Ahead of the first trialogue meeting on the Data Protection Regulation (DPR) today, Ecommerce Europe welcomes the text under discussion which was recently adopted by the Latvian Presidency of the Council. Ecommerce Europe believes that the text of the Regulation is going in the right direction and the association is pleased to notice that the Council took over some of the suggestions proposed by Ecommerce Europe to policy makers in March 2015. The uniformity brought by the Regulation in the European data protection framework has the potential needed to stimulate cross-border e-commerce. However, Ecommerce Europe believes that there is still room for improvement on some elements of the text to reach a balanced approach. The General Data Protection Regulation should protect the individual without creating too many administrative burdens for the e-commerce sector.
No more confusing definitions of “profile” and “profiling” (art. 4)
The text adopted by the Council agreed on Ecommerce Europe’s recommendation that the use of profile in the definition of ‘profiling’ in Article 4 (12a) and the definition of ‘profile’ in Article 4 (12b) not being restricted to personal data was confusing regarding to the scope of the DPR in case of profiling restricted to non-personal data. The Council erased the unclear definition of ‘profile’ in Article 4 (12b) and skipped ‘use of profile’ in the definition of Article 4 (12a), bringing more clarity to the article.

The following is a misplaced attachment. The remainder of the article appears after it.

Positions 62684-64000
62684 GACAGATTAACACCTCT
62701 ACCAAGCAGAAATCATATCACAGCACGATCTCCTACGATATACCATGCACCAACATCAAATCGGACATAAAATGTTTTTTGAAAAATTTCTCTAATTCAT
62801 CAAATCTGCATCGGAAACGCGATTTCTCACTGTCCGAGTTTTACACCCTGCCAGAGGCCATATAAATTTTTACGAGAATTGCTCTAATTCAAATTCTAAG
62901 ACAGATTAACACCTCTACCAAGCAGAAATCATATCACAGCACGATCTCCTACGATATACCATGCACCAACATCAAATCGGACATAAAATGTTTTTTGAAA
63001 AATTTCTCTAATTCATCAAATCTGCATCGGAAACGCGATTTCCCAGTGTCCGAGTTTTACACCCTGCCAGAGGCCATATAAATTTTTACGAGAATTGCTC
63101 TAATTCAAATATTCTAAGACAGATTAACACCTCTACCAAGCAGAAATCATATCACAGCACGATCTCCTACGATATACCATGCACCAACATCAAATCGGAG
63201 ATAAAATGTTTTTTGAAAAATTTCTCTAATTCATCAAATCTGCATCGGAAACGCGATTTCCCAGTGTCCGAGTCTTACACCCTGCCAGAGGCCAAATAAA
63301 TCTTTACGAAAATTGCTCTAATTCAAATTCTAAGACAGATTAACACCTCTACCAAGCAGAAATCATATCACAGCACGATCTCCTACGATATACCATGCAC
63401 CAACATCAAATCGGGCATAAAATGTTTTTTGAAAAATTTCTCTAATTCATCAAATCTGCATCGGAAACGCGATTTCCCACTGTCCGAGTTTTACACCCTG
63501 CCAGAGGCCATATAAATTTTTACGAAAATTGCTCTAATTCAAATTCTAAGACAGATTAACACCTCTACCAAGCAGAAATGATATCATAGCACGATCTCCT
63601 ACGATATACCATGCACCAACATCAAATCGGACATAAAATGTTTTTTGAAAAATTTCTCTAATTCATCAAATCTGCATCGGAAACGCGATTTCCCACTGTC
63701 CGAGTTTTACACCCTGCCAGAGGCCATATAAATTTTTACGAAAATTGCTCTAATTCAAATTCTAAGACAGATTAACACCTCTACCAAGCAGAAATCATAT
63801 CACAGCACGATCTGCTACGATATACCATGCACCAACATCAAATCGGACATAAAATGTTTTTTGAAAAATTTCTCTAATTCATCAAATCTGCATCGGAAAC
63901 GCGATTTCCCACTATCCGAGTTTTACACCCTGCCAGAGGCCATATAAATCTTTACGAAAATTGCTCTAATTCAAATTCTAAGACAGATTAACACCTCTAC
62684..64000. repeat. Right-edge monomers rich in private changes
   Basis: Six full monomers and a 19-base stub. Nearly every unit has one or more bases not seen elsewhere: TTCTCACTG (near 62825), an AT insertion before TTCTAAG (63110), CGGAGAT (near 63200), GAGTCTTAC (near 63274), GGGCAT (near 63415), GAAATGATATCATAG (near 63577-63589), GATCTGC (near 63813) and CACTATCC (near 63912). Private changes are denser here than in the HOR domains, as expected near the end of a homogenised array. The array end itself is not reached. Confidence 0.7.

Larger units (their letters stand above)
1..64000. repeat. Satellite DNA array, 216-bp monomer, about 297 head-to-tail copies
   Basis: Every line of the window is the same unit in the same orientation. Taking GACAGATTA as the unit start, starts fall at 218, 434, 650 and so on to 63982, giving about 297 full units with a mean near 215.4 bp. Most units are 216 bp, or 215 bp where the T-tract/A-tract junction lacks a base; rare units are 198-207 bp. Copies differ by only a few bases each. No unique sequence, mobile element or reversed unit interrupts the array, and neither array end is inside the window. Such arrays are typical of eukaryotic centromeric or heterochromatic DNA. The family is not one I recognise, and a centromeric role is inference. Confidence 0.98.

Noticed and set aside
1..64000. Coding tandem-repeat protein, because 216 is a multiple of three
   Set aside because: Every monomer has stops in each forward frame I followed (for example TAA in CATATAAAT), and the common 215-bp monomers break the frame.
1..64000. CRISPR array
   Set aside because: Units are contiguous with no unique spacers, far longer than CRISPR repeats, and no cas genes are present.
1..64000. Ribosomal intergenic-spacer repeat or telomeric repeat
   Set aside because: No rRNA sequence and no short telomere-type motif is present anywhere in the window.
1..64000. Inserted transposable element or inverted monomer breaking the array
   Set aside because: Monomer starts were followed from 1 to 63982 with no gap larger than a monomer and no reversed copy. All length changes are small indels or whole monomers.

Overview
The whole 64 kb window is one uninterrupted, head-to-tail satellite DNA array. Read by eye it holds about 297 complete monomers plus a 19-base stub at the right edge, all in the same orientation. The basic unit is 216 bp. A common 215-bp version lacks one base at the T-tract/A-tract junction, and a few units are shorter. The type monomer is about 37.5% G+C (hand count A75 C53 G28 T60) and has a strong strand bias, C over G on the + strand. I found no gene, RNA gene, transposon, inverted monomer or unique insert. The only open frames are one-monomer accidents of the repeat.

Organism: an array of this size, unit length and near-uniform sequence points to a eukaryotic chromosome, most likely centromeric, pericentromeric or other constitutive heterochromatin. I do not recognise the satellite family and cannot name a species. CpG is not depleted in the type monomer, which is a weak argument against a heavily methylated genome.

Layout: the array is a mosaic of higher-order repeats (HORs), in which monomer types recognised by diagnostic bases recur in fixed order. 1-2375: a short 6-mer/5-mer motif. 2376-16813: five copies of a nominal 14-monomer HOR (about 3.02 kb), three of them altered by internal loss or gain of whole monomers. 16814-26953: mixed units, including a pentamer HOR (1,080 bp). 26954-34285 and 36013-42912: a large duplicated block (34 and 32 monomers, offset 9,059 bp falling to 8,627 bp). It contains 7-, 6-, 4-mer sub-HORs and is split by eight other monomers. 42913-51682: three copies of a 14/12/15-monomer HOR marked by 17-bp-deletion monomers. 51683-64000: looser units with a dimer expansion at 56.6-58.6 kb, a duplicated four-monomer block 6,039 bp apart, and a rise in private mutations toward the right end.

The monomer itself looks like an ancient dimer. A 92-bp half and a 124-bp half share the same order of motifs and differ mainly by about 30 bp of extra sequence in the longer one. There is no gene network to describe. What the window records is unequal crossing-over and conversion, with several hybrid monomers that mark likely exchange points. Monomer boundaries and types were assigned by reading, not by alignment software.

A better article on Lawfulness of profiling, but still room for improvement (art. 20)
In the new text, the Council only took over Ecommerce Europe’s argument that the meaning of “personal aspects relating to the data subject” is unclear in relation to ‘personal data’ as defined in article 4 and might also include non-personal data which is not desirable. However, Ecommerce Europe still has concerns on the lawfulness of profiling and sticks to the proposed amendments of Article 20.
Still unnecessary extra right to object processing of personal data (art. 19)
On Article 19, the Council followed Ecommerce Europe’s proposal to clarify that the notification to the data subject on the right to object direct marketing has to be provided at the latest at the time of the first direct marketing communication directed to the data subject and not before.
However, Ecommerce Europe still believes that the right for the data subject to object processing of his or her data on the fact that the legitimate interests pursued by the controller are overridden by his or her interests or rights and freedoms, is already adequately provided for in the right of erasure of Article 17. In that view, Ecommerce Europe believes that there is no need for an extra right to object this processing.
Right for the data subject to obtain confirmation of processing of personal data (art. 15)
Ecommerce Europe believes that the data subject should obtain confirmation of processing from the controller only on request of the data subject. The wording of Article 15 is however not clear on whether the controller has to provide the mentioned confirmation regularly on his or her own initiative or only on request of the data subject. That is why Ecommerce Europe supports clarification of the provision by adding the wording “on his or her request”.
Please click here to download Ecommerce Europe’s more exhaustive analysis of the new text of the Council, the previous amendments, those still applying, and on the Right to be forgotten and to erasure (art. 17).